Former mayors want to make the most of COVID inspired walking and cycling by making it easier for councils to lower speed limits on local side roads.
Cycling and walking may not be as politically compelling as tunnels and trains, but practically cost-free ideas emerging from local government could deliver powerful, profound and positive change in the way Melbournians choose to make short trips.
Here’s a thought. Simply by reducing the speed limits on selected suburban streets more people will choose to walk or ride for many local trips.
And before car drivers start honking their horns in protest, we are not talking about main streets or busy thoroughfares. This idea applies only to selected local side streets chosen by councils because they are suitable and provide easy access to common destinations. For drivers, it only adds seconds to their trips, if it makes any difference at all.
Our simple plan is to enable councils to reduce speed limits to 30 kph on selected streets to quieten traffic and make local trips by foot or bike much more attractive. This will capitalise on one of the few benefits of the COVID restrictions, namely more local cycling and walking. It will also reduce the Department of Transport’s lengthy and time-consuming assessment of individual Council applications for speed reductions across 79 Councils.
It also sets up our suburbs to better cope with the long-term impacts of COVID safe social distancing and changing work habits. With more people working and learning at home, we’ve seen bike shops booming and footpaths buzzing as trips to local destinations like takeaways and food shops have become daily highlights.
This fundamental shift in behaviour has been imposed by COVID; but it could be the catalyst for clever, easy and inexpensive changes to make cycling and walking more attractive for more people.
Giving local councils the power to reduce speed limits to 30 kms on council local roads, would make cycling and walking more attractive without expensive infrastructure. All it takes is some signage, community information and education. It could also be done in a pop-up style, without extensive works or planning – and reversed easily if required.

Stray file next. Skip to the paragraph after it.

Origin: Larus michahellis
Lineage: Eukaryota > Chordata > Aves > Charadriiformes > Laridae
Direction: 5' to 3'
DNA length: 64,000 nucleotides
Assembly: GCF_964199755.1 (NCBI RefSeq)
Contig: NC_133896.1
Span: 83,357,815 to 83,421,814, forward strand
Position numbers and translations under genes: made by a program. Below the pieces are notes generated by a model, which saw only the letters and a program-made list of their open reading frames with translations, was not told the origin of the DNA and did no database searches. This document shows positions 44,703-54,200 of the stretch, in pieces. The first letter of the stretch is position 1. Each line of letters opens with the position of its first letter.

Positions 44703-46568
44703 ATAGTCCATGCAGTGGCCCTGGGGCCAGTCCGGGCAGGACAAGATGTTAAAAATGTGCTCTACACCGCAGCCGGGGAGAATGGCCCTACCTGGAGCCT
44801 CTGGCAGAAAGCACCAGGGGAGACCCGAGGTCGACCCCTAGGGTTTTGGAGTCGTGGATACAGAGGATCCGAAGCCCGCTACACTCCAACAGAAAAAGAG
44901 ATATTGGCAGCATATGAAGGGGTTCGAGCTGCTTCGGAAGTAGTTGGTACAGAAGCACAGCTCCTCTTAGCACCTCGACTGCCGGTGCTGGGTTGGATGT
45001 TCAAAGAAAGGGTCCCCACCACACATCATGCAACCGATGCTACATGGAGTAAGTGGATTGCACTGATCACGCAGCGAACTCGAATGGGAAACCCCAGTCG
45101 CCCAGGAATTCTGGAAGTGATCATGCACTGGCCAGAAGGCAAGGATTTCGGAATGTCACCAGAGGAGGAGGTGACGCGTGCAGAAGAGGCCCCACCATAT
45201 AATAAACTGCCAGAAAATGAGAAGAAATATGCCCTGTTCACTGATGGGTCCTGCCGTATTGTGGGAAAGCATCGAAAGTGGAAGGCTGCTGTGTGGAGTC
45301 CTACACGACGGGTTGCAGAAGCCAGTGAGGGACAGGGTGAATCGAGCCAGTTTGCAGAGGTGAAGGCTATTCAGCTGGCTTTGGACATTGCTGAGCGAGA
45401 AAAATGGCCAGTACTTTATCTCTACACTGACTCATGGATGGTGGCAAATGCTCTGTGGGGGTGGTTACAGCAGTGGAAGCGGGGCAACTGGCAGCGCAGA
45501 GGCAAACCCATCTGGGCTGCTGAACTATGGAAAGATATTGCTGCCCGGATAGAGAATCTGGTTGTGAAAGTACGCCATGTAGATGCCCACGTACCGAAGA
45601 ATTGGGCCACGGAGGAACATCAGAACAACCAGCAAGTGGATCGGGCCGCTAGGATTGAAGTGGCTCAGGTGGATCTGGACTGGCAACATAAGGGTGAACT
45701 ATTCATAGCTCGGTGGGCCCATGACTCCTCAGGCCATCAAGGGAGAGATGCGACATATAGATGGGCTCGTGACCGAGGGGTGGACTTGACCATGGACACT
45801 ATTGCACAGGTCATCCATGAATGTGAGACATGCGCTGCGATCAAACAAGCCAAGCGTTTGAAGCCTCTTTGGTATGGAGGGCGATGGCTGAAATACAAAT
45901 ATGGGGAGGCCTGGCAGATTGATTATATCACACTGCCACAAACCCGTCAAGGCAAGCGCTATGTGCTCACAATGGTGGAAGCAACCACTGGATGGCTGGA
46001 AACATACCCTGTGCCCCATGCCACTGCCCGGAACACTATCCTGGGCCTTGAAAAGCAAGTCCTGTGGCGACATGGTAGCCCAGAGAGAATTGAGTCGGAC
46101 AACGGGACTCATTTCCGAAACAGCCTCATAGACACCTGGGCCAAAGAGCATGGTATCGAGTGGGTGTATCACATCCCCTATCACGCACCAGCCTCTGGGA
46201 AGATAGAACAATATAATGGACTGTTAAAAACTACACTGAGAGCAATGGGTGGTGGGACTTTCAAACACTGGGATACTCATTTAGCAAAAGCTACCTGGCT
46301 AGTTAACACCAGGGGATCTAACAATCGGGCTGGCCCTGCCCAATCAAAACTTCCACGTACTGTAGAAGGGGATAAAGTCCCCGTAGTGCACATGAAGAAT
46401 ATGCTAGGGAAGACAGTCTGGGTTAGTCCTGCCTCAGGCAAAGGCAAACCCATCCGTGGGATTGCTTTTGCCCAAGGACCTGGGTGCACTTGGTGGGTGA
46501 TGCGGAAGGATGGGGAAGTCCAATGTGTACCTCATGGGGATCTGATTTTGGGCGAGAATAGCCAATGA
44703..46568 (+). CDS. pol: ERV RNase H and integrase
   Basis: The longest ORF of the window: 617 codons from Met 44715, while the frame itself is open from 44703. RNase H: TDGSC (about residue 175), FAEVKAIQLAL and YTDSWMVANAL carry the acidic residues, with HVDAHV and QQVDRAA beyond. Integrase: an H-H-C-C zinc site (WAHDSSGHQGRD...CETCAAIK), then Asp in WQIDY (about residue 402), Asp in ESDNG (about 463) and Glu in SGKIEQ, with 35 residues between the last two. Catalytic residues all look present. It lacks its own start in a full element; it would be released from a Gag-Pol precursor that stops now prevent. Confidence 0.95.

International data, Monash University Accident Research Centre (MUARC) reports and a recent 30km trial in Fitzroy-Collingwood local streets assessed by MUARC, all show that 30 km limits reduces crashes and make both pedestrians and cyclist feel safer. A swag of positive side effects result: more kids walking to school; more people cycling for local trips; quieter and friendlier streets; and of course, a multiplicity of health benefits. This is why 30km/h is a common limit on local streets in Europe.
Working from home also changes what many need from their local economy. The coffee shop of choice will be a walk or ride away; the work break can also be a local shop break; getting the kids could be a walk instead of a drive. These are changes that will be welcomed by many local businesses struggling for a post-COVID future.
Predictions that up to one in five people will now work regularly from home, at least several days a week, indicate a seismic shift in the way we use our streets and suburbs. The commute to work will be less important, while the trip to local destinations becomes more important. Pre COVID, 20% of car trips were less than 2 kms, and 50% under 5 kms. If we are smart, we can change this to make walking and cycling the preferred mode for most local trips.
In the short term, it’s likely that traffic congestion will increase across Melbourne as more people use private cars instead of public transport for commuting. This only reinforces the importance of walking and cycling for local trips because it takes those trips off the busy, congested arterial roads.
By walking and cycling more, many Melbournians are already sending a message to their governments, now is the time to listen to them and act.
Cr Tom Melican is former Mayor of Banyule and Cr Jackie Fristacky was Mayor of Yarra. Both are passionate cyclists.